What color is my parachute???

As I mentioned in my PA school post, I spent some time with a career coach, as well as Richard Bolles’ What Color is Your Parachute? this spring.

I looked into paid career coaching services, but a friend recommended checking out what was available to university alumni at no charge.  I settled on that route as a first try — the only thing I had to lose was a bit of time.

The first meeting with the career counselor was rather free-form, bringing her up to speed with my career path to date: training, responsibilities, work settings, likes and dislikes, etc.

Before our second meeting, I completed the Strong Interest Inventory and shared the results of a previous Myers-Briggs test, and we discussed the results in our second meeting.

My Myers-Briggs type: ISFJ.  I am VERY strong for I (introvert vs. extrovert) and J (judging vs. perceiving), somewhat strong for S (sensing vs. intuition), and moderate for F (feeling vs. thinking).  These results are from several years ago, but your Myers-Briggs type tends to hold fairly steady.

New to me was the Strong Interest Inventory®, which has six “themes.”  The Strong Inventory defines themes as “broad interest patterns that can be used to describe your work personality.”  Your interests can change over time, so results here could vary between time points (in contrast to the Myers-Briggs).

My three highest “themes”: Investigative (moderately high), Realistic (moderate), Conventional (moderate).  Artistic and Social were also moderate, just a bit lower than the others.  “Enterprising” was my one “low” theme (so opening my own business would likely not be a good choice unless I had a business partner who ranked high for this).

Interestingly, I had a lot of “moderate” on the Strong Interest Inventory, and very little that was truly “strong.”  I’m not quite sure what to make of that . . . .

The program then uses your highest two or three interests to suggest occupations that are traditionally high in those interest areas.

My Top 10 “Strong” Occupations:

  1. Health Information Specialist
  2. Computer and IS Manager
  3. Dietician
  4. Production Worker
  5. Dentist
  6. Pharmacist*
  7. Respiratory Therapist
  8. EMT
  9. Vocational Agriculture Teacher
  10. Farmer/Rancher

So, there’s a clear bent toward something health and/or medical (1, 3, and 5-8) with some other random things thrown in there (vocational ag teacher???).

In addition to meeting with the career counselor, I also worked through some of the exercises in the Parachute book, which led to the creation of the petals for my flower (I’m still unclear on how, exactly, a parachute is involved; maybe it was used in place of the flower in a previous edition of the book?).  Anyhow . . .

My Parachute Flower

**If you have any ideas that pop into your head when looking at my flower, as far as career options that I may not have considered, please feel free to share!**

So.  I guess I’m at the “What Now?” point.  I’ve done all of the paper and pencil stuff, all of the research that can be done from the comfort of my own home — time to get up and out and talk to and shadow some people — but who?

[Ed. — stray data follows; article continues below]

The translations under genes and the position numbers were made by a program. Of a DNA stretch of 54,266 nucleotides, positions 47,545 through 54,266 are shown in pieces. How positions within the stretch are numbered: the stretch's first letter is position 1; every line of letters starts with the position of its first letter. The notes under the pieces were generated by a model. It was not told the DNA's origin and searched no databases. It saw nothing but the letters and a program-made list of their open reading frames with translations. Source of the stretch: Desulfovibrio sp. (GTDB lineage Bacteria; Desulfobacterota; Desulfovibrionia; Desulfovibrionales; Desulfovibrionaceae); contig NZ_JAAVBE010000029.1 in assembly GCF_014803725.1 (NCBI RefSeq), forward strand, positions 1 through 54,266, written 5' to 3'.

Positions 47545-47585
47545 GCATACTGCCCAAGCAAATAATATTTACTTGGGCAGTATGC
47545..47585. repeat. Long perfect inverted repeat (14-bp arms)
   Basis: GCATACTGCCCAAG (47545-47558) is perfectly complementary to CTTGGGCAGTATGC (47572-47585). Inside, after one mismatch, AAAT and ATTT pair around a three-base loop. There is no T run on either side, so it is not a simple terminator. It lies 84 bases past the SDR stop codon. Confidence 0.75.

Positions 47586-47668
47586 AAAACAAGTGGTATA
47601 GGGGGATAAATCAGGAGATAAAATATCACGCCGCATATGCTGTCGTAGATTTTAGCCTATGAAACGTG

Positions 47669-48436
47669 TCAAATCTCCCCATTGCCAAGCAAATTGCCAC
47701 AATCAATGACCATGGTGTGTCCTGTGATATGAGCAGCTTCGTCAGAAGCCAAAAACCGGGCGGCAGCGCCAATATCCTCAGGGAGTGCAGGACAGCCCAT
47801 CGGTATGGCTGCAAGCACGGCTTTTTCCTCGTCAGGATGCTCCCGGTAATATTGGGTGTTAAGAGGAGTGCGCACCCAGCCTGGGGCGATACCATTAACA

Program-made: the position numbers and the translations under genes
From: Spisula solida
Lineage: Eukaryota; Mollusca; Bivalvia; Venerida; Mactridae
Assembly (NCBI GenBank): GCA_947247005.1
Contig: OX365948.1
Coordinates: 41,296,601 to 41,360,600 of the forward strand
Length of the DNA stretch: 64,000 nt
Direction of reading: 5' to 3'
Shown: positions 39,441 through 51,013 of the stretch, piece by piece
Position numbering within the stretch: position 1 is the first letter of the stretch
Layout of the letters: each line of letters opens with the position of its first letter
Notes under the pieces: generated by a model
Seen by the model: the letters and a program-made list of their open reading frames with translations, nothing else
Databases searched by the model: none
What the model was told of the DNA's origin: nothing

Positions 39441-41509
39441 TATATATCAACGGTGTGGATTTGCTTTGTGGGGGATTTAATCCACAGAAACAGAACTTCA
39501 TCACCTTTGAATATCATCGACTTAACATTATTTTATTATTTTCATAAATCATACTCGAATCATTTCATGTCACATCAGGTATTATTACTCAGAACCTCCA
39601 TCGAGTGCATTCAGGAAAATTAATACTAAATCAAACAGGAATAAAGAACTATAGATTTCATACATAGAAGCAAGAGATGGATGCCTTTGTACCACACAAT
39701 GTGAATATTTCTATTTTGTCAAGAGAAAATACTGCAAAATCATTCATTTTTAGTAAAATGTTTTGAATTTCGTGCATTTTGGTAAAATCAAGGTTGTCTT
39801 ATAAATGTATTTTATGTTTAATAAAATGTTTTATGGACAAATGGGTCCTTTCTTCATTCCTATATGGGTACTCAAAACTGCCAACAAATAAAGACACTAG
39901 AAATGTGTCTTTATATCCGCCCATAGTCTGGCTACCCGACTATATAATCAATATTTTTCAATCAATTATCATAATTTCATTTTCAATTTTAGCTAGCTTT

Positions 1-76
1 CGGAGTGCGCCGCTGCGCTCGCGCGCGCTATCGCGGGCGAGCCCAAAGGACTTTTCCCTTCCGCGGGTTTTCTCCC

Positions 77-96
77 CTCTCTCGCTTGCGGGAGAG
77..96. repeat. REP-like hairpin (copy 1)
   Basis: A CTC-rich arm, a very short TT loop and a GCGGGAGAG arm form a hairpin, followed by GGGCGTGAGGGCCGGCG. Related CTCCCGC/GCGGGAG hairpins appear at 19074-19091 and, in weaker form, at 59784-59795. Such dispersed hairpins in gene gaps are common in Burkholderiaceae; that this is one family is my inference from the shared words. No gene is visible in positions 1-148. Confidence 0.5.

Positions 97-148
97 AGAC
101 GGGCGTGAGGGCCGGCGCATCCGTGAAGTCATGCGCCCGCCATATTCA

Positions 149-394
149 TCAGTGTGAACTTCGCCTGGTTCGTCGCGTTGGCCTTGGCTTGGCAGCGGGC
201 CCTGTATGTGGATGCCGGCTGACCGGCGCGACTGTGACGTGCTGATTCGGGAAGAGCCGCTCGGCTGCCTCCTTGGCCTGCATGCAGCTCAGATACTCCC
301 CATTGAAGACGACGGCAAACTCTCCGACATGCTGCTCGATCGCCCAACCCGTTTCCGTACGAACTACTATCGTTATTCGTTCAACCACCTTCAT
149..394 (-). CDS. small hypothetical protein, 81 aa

I think my ideal occupation would be a health/wellness coach located IN a physician’s office/medical practice.  Someone to whom physicians refer patients.  Unfortunately, there is really no set-up for this in our current medical/health insurance model.  A dietician in a medical practice is probably the closest I could come in our current system.

Dietetics IS a strong contender.  To become a registered dietician (RD), I’d have to complete some additional nutrition/dietetics coursework as well as a year long dietetic internship (I explored this route when I started grad school 10 years ago, and I think it would be around 10 classes; I already have all of the science prereqs, as well as enough nutrition coursework to qualify for many “nutritionist” positions).

I’m also wondering if I should look at epidemiology.  It would use a lot of my existing public health training and knowledge, and I could probably take a few more classes and try to find an entry-level job.

In looking at the “top ten” list from the Strong Inventory, the other thing that might be worth exploring is respiratory therapy.  It’s not something I’ve ever considered, and my gut reaction is that it’s not quite what I want, but I also only have a vague idea of what would be involved.

So that’s that.  I’ve done a decent bit of work, but there’s still more to do before investing time and money in a specific path.

 *My mom always said she thought pharmacy would be a cool career; she’s probably saying, “I told you so,” right now — mother knows best???




  1. Kelly says:

    Hi, Melissa! Thanks for reaching out- it’s great to have made a “friend” thru StL Food Bloggers network. This post caught my eye, and I thought I would share that I am an ISFJ, too. (Actually, I worked in a pharmacy all through college the first time and “pharmacist” was my first intended career path… much at my mother’s suggestion as well.) Dietetics is a second career path for me, too. I hope you enjoy it as much as I do! I’m looking forward to hearing your experiences!

    1. Melissa @ HerGreenLife says:

      Too funny that you were also almost a pharmacist! I’m enjoying my classes so far, which is a good sign, and I have other classmates who are working on this as a second career. I’ve heard the job market for dietitians in StL can be challenging, but I have a few years until I have to face that.

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